Garmin GTU 10, a remote anchor watch?
I’m pretty impressed with the Garmin GTU10 I’ve been testing this summer. Inside that little IPx7 waterproof case is a sensitive GPS, a GSM cell modem, and a fairly able lithium ion battery. For $200 you get the hardware, a cute case (meant primarily for hanging on a dog collar), and a one year standard data subscription which normally costs $50. The subscription doesn’t get you much in terms of remote tracking — just the last ten points, whose spacing will vary with settings — but you do get unlimited notifications about when the GTU 10 enters and/or leaves up to 10 geofence areas that you can define at mygarmin.com, or with the free Android and iOS Garmin Tracker apps. And aren’t geofences the key to knowing that your boat or tender are where they’re supposed to be, especially when anchored?…
Well, Garmin didn’t really design the GTU 10 for anchor watch duties, but it’s useful nonetheless, and a tweak or two might make it near perfect. The problem is that the maps you build a geofence on are not charts and also your current position doesn’t show on them, both of which make it hard to define the small area you want to be warned about wandering out of. And both of which could be fixed, I think.
I was still able to create a working anchor watch geofence during the recent weather scare, as you can see in the screens below. In fact, I use a number of geofences as shown in the second screen. The third shows that you can set up different power usage settings, which make a big difference on battery life. And the fourth shows how your phone’s actual position does show up on the regular map view. If the phone and GTU are miles apart — as might be the case if someone ran off with your dinghy — the app will even set up go-to navigation to the GTU.
The fifth screen shows some of the detailed info you get when you “locate” the GTU, though it must be said that getting the GTU to respond can sometimes take several minutes or longer. I’m not sure why that is, as the GTU can be very quick about geofence notifications (depending on settings), but it’s certainly been noted in other reviews (like GPSTrackLog’s, which also links to others)…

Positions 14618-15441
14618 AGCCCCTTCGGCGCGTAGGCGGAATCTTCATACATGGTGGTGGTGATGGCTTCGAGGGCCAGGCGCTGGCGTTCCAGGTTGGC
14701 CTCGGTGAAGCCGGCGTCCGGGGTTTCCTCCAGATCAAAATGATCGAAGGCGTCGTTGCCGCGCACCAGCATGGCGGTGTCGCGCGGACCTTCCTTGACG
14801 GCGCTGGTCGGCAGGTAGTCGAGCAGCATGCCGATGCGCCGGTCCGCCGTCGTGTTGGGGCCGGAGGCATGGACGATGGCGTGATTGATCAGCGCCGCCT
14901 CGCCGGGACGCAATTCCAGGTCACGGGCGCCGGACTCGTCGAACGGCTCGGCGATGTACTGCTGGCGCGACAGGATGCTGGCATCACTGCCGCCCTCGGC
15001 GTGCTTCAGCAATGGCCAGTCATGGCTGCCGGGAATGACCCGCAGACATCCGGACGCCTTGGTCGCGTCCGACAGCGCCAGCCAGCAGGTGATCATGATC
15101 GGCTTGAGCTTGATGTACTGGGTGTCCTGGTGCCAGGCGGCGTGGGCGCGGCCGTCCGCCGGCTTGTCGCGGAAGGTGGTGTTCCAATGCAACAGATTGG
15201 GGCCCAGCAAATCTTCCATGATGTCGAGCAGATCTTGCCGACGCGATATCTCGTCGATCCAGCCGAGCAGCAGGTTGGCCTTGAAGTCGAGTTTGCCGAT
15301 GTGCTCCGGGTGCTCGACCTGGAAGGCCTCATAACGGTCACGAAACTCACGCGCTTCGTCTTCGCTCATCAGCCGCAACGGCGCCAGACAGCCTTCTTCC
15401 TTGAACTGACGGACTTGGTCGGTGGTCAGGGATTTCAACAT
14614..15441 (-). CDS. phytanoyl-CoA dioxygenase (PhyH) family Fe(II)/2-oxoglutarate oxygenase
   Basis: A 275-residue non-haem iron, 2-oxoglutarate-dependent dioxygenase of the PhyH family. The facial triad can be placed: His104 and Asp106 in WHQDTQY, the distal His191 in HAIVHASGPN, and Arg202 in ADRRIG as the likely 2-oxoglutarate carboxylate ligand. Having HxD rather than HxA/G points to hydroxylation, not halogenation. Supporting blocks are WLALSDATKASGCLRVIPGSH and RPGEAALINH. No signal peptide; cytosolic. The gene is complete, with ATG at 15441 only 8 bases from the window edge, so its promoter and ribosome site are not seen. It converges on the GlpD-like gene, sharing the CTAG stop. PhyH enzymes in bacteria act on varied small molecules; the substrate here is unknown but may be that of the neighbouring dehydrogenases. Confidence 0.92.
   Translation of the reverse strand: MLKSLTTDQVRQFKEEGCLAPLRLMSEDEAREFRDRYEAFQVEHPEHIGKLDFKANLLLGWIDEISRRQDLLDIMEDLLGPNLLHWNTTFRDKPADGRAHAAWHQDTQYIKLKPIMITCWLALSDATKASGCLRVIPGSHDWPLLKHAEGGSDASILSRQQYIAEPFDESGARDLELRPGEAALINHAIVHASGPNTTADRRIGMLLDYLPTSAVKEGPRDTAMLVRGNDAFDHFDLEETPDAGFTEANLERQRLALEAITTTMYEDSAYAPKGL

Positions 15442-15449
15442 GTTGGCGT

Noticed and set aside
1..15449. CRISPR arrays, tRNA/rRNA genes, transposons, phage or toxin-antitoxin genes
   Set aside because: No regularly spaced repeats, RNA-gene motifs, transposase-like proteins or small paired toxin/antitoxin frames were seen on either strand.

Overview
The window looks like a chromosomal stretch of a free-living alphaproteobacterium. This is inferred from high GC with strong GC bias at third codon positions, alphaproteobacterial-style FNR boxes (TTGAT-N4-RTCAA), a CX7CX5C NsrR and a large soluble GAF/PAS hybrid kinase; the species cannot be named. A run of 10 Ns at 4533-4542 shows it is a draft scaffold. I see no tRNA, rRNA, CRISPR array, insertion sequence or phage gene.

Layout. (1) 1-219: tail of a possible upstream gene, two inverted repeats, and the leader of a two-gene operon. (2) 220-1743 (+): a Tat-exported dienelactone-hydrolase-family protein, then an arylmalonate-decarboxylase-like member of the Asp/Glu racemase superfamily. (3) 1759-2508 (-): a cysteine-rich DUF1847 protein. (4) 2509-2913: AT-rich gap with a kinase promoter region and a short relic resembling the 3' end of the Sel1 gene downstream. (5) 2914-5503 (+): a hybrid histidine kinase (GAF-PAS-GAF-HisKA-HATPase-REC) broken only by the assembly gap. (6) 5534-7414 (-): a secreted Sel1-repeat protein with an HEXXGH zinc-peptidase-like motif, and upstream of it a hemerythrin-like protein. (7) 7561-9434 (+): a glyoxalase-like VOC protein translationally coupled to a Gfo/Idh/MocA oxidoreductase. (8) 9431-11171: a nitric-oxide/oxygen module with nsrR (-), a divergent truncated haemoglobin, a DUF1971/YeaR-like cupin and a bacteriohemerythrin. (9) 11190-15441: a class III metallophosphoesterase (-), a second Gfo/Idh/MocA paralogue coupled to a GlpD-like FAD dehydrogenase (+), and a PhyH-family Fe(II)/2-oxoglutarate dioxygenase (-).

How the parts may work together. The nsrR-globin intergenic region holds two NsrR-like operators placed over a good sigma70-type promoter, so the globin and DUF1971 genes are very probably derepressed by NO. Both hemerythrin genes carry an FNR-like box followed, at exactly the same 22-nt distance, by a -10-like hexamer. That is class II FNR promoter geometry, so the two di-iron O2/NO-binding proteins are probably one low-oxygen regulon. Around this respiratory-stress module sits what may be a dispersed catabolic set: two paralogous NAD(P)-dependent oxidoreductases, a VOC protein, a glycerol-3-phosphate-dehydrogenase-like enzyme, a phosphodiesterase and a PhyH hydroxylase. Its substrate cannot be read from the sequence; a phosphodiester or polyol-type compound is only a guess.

The GTU10 can also serve as a USB GPS source for a PC, though Garmin doesn’t mention that feature anywhere I can find. In fact, I was surprised one day when I was charging the unit and a just-opened charting program used it to plot precise position. And today I discovered that the GTU can do amazingly detailed tracking if you purchase the extra $5 a month plan. If you could drill in on the MyGarmin screen below, you’d see my bike ride down to the store for an afternoon snack detailed by the minute and as is you can see yesterday’s Gizmo return through the geofences referenced above. If I was into stalking myself, I’d love the GTU (seriously, that’s the downside of these GPS trackers).
At any rate, while I think the GTU can be useful to boaters, I can’t help but imagine what Garmin could do by mixing the resources they developed to support it with the GDL 40 cellular weather system they introduced last spring. I’ve been testing it too, and it continues to perform well as discussed in June. But, darn, that means I already have Garmin cell modem installed high on Gizmo and connected to, and powered by, its NMEA 2000 network. Wouldn’t it be neat to communicate with the GDL via one of Garmin’s apps? Come to think of it, wouldn’t it be neat if Garmin put an anchor watch screen on its GMI 10 instruments and/or its MFDs, so I could monitor onboard or off? I really have no idea what Garmin is up to in this regard, but aren’t the possibilities interesting?
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